Fireworks display is one of the most appreciated moments of a celebration. No matter we speak about sophisticated versions that include designer colors and amazing visual effects, or much simpler versions, fireworks are a source of joy and amazement in cultures all around the world.
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Who do we owe the gratitude for this entertaining invention?
The details of fireworks’ actual origins are lost to history, but it is a certain fact that they are deeply rooted in the Chinese culture which leads to the natural assumption that most probably they took birth here.
During the Han dynasty (~200 B.C.), long before the gunpowder was invented, Chinese people used to throw chunks of green bamboo onto their bonfires for its crackling sound. The practice was meant to frighten an evil spirit called Nian, who they believed to eat crops and people. It did not take long until it became customary for them to throw green bamboo onto a fire during the Lunar New Year in order to scare bad spirits far away thus ensuring happiness and prosperity. Thereafter bursting bamboo (pao chuk), played an essential part to Chinese festivities such as weddings, coronations, and births and lasted for thousands of years till the invention of gunpowder.
Regarding the gunpowder origins there is a widespread legend according to which 2000 years ago a Chinese cook discovered by accident a precursor of the gunpowder by mixing charcoal, sulphur and saltpeter. The mixture burned and when compressed in a bamboo tube, it exploded.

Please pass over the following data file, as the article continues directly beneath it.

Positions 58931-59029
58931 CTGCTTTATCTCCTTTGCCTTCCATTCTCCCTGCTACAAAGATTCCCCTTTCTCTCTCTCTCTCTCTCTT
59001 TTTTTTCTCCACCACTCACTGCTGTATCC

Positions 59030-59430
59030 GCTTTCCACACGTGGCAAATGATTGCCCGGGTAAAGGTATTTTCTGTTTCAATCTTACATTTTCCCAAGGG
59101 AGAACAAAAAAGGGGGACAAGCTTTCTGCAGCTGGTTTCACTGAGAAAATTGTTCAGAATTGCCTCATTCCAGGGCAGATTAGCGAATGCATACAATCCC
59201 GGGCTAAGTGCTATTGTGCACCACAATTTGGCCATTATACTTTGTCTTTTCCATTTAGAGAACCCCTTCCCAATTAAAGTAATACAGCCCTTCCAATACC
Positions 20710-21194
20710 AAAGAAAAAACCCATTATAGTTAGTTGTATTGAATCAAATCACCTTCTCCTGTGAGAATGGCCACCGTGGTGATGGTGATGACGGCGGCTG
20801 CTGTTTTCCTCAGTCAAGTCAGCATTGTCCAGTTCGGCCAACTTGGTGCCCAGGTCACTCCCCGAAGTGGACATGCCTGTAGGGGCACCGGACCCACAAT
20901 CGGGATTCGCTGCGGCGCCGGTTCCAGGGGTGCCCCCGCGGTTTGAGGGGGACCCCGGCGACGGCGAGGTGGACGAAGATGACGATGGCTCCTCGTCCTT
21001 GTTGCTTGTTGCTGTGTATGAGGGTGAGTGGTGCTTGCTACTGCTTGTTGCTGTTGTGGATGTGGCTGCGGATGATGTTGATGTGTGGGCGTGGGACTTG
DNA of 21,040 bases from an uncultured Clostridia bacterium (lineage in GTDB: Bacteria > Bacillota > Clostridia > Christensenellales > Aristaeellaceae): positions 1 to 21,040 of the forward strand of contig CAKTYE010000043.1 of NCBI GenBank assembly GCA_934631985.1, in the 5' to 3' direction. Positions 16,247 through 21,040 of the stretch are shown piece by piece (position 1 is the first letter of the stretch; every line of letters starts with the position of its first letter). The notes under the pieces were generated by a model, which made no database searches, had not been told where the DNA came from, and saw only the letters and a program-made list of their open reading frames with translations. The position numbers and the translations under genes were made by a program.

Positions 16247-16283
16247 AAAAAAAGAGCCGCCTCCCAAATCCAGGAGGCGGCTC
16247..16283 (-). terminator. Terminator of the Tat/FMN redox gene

Soon after the gunpowder invention, a Chinese monk named Li Tian, who lived during the Song dynasty is credited to have invented the firecrackers. In the Chinese culture there are many legends constructed around this historic figure considered the ‘’Father of Firecrackers’’. One of it says that the monk set off fireworks to disperse the evil spirits from the east part of the Hunan Province a region where there were floods and droughts every year. After the monk set off the fireworks people lived in peace and prosperity. During the Song Dinasty a temple was built to worship him. Even today, Chinese people continue to commemorate the invention of firecrackers and offer sacrifices to Li Tian on April 18.
Fireworks became known in Europe during the 1300s. It is believed that Marco Polo on one of his many trips to China transported the Chinese black powder to the Middle East where European Crusaders brought it to England. Initially the powder was used for military purposes, but thanks to the Italians’ inclination towards arts and entertainment it became the basis for the type of fireworks we enjoy today.